The Singapore High Court has considered for the first time whether an action brought to avoid transactions that allegedly violated insolvency laws should be stayed in favour of arbitration. The court held that such disputes are not suitable for arbitration due to the public interest involved.
Singapore’s Arbitration Act, which governs domestic proceedings, provides (at section 6) that a party to an arbitration agreement may apply to the court for a stay of any proceedings brought by the other party to the arbitration agreement relating to the subject matter of the agreement. Singapore’s International Arbitration Act provides (at section 11) that any dispute which the parties have agreed to submit to arbitration under an arbitration agreement may be determined by arbitration, unless it is contrary to public policy to do so.
In the main action in the case of Petroprod v Larsen Oil, the claimant sought to avoid a number of payments made to the defendant on the basis that they amounted to unfair preferences or transactions at an undervalue. They alleged that other payments were made with the intent to defraud it as a creditor. The defendant applied for a stay pursuant to section 6 of the Arbitration Act, The claimant argued that the issues that required determination were not arbitrable, in the sense that they related to a type of dispute that could only be resolved by the courts.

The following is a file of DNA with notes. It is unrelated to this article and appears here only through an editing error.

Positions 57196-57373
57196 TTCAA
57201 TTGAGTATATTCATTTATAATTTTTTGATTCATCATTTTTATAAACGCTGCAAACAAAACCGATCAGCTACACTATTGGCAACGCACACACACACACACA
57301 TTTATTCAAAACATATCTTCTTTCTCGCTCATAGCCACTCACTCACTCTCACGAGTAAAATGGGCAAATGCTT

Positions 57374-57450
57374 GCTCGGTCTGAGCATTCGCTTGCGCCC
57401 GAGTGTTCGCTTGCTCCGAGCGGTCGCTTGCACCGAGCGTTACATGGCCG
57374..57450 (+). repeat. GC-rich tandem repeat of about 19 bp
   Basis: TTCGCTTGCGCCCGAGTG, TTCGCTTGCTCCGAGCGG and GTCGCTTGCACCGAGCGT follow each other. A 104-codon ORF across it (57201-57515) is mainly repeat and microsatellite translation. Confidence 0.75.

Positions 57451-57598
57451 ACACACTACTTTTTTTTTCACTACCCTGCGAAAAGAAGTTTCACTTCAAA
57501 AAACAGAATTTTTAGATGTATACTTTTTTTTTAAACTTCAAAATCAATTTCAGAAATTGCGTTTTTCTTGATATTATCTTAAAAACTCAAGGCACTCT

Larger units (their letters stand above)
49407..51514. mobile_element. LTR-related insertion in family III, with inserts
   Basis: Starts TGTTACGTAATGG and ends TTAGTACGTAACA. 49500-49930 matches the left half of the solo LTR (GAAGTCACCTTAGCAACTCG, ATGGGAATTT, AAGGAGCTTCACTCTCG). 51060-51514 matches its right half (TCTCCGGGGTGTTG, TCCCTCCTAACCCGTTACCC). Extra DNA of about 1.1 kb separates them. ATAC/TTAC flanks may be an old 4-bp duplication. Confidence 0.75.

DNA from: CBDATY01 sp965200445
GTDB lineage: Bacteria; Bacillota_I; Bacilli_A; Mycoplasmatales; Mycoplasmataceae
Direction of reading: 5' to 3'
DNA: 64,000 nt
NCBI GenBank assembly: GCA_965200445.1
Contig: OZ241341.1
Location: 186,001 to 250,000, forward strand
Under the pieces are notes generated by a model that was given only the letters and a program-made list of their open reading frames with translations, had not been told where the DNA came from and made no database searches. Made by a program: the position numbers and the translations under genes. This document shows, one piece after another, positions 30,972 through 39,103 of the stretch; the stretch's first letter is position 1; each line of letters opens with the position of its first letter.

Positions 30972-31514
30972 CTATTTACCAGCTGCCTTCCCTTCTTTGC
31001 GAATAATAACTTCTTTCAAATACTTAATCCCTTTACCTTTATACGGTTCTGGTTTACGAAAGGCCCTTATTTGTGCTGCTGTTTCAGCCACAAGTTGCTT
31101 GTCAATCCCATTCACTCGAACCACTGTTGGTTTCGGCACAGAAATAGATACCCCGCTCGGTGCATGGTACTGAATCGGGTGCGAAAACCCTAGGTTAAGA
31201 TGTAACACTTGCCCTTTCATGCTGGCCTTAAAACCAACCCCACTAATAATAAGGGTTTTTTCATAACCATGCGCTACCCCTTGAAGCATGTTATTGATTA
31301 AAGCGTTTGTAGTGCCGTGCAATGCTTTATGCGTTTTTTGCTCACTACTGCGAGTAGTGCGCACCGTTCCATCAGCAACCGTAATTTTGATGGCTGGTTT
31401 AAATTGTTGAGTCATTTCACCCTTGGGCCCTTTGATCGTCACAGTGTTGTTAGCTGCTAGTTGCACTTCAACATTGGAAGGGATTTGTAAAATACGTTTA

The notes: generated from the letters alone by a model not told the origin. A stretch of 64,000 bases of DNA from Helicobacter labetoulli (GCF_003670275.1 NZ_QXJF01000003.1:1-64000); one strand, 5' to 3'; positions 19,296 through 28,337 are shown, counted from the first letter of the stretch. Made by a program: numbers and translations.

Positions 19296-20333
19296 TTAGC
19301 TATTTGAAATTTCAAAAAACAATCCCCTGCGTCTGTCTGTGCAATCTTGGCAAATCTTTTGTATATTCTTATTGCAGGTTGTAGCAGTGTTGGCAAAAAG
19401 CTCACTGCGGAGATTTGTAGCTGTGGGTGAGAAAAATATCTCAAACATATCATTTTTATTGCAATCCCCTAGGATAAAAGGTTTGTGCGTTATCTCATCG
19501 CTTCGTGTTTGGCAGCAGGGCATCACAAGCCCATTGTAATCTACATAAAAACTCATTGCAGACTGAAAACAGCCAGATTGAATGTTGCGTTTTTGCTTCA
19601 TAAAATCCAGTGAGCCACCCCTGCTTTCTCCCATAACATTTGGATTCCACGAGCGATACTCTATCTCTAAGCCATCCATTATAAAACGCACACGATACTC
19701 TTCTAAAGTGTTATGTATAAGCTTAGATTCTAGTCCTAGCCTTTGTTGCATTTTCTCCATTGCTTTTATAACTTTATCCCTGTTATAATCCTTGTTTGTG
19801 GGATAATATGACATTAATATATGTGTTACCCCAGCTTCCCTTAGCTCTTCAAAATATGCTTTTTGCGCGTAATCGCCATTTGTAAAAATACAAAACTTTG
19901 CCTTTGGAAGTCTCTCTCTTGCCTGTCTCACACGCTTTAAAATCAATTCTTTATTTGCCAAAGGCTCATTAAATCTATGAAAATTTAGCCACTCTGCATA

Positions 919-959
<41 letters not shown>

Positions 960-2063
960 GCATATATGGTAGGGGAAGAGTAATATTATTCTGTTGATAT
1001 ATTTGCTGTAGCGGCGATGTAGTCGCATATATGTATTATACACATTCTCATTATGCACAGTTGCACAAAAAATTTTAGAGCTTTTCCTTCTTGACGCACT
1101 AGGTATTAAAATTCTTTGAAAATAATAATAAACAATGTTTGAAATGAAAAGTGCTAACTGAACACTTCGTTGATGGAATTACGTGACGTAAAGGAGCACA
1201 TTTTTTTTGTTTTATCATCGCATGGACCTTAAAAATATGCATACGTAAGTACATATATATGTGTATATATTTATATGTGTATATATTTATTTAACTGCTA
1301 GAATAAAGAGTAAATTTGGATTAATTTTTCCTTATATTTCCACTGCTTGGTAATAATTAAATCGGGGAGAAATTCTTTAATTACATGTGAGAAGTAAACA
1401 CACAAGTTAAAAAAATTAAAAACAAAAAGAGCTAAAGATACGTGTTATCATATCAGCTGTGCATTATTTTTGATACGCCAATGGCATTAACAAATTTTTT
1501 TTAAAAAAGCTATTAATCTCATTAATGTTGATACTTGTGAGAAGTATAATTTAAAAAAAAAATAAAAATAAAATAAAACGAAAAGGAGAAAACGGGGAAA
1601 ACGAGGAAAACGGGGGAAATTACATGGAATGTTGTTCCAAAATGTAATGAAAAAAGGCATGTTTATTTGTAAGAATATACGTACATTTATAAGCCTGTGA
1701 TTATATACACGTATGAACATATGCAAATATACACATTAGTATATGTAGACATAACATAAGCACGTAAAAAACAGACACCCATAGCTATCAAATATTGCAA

The court dismissed the application for a stay of proceedings in favour of arbitration. The court noted the effect of section 11 of the International Arbitration Act but pointed out that, in contrast, the Arbitration Act does not explicitly refer to arbitrability. The court stated, however, that the concept should be taken into account when considering whether a stay should be granted.
The court found that the avoidance provisions in Singapore's Bankruptcy Act and Companies Act exist for the benefit of the general body of creditors in an insolvency-related context. Accordingly, the policy underlying the provisions would be compromised if they were subject to private arrangements, including arbitration.
The case is notable for being the first time the Singapore courts have had to consider an attempt to refer claims related to avoiding transactions made in an insolvency situation to arbitration. The decision demonstrates that, while the Singapore courts are consistently pro-arbitration, there are spheres of law where the wider public interest must take precedence over the parties' agreement to arbitrate.
Petroprod Ltd (in official liquidation in the Cayman Islands and in compulsory liquidation in Singapore) v Larsen Oil and Gas Pte Ltd  SGHC 186